Above: Real Estate students meeting with MTR outside of the International Commerce Centre at Kowloon Station, Hong Kong
Coming from New York City, we know what it is like to live in a highly populated and dense city. Fitting its 7.4 million residents into just over 1,100 square kilometers is remarkable and this stat becomes mind-boggling when you realize that three-quarters of Hong Kong’s land is green. Of course this results in extremely high rents and prices (even by New York standards) and it also results in innovative developments to cope with the severe lack of developable land.
One of the most innovative development models that we have encountered on our real estate focused trek has been the Rail + Property model implemented by the MTR (Hong Kong’s mass transit railway). With the expressed purpose of capturing the value creation that a new railway line will have on the surrounding land, the publicly-traded MTR is able to operate at a profit. When the MTR develops a new line, they obtain land development rights from the Hong Kong government. They then work with a development partner to build on top of the station site and share in a portion of the development profits, usually by receiving a % of profits, a fixed lump sum, or a portion of the properties built on the station. In fact, the vast majority of profits earned by the MTR is from the management of assets developed as part of the Rail + Property model. While many cities have been focused on transit-oriented development over the past few years, Hong Kong and the MTR have been building on and around transportation centers for decades. Approximately half of all subway stations have a development on top. As we learned from MTR (and experienced as we moved around the city on our own) the MTR is exceptionally well-run and clean with over 99.9% of trains running on time.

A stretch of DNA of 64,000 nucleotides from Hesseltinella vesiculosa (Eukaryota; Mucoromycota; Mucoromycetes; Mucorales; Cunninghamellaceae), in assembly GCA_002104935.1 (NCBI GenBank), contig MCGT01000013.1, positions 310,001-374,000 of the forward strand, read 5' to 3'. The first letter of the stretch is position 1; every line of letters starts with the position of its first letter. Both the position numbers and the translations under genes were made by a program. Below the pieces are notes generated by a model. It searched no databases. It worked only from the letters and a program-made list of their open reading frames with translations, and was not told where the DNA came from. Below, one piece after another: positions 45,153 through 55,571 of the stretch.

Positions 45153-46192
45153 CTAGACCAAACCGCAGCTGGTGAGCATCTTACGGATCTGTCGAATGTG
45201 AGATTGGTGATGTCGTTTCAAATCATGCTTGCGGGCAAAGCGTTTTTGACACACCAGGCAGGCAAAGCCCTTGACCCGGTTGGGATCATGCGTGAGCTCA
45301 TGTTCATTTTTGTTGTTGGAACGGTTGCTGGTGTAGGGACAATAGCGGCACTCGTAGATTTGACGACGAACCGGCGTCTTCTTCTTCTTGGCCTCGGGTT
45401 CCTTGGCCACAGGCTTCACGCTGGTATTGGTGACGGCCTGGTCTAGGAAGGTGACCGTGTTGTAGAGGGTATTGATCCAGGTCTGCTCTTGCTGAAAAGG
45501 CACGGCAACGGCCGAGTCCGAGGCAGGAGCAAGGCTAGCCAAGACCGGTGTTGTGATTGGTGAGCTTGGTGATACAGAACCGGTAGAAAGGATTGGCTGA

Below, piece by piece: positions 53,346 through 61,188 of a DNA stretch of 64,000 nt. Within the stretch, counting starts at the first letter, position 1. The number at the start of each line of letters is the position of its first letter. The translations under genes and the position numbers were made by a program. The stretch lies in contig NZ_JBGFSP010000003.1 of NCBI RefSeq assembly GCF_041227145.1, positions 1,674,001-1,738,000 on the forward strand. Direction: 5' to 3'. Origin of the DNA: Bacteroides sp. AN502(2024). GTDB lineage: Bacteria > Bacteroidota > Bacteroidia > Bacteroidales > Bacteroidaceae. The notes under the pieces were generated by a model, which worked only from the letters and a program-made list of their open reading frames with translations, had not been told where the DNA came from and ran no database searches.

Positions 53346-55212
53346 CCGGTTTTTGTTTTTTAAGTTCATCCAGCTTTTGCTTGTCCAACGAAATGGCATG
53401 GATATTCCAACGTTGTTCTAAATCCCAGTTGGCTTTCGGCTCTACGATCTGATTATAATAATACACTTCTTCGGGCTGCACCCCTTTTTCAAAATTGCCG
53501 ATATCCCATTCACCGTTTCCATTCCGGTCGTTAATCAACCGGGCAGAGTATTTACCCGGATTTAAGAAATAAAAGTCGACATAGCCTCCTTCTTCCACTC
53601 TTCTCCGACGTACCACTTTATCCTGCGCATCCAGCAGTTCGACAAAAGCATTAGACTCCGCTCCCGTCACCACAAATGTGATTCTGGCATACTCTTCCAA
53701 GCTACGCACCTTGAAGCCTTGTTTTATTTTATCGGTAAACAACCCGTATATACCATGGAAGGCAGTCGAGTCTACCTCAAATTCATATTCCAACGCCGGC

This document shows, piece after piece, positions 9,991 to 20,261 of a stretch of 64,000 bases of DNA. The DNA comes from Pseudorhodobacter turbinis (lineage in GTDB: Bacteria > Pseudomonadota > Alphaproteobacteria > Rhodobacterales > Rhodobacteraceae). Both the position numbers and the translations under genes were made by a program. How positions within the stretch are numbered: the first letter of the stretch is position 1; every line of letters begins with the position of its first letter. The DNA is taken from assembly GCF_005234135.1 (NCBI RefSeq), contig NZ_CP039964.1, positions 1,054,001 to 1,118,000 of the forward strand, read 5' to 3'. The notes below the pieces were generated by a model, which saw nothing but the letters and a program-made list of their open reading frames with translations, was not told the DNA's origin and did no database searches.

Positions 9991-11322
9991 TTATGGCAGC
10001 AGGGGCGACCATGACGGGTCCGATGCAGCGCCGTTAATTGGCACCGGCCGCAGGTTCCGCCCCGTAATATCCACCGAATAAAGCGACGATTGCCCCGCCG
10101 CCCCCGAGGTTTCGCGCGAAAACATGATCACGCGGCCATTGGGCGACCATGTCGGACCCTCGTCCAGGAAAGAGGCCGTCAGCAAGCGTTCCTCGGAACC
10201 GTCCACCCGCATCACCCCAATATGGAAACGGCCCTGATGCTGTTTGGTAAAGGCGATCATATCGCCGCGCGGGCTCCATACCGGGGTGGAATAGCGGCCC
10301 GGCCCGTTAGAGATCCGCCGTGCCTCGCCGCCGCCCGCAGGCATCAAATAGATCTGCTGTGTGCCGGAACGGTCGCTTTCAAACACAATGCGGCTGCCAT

Following our discussion with Kelson Chan, Strategy and Planning Manager, and Steve Yiu, Principal Advisor, Property Planning, we toured a prime example of the Rail + Property model at Kowloon Station, one of Hong Kong’s most busy subway stations. The station is complete with underground retail and is the site of the International Commerce Centre, Hong Kong’s tallest tower.
Above: Kowloon Station, Hong Kong
The MTR is a relatively new public transportation system and was established in the 1970s. Building an extensive subway system like Hong Kong’s is a daunting task especially when you consider the financial challenges that many public transportation systems face (MTA riders – sound familiar?) The Rail + Property model efficiently allows for the capture of value increase resulting form investments made in infrastructure. Hong Kong’s highly dense population and low car-ownership makes this city the perfect location for this type of model. It will be interesting to see how this model can be adapted in other cities.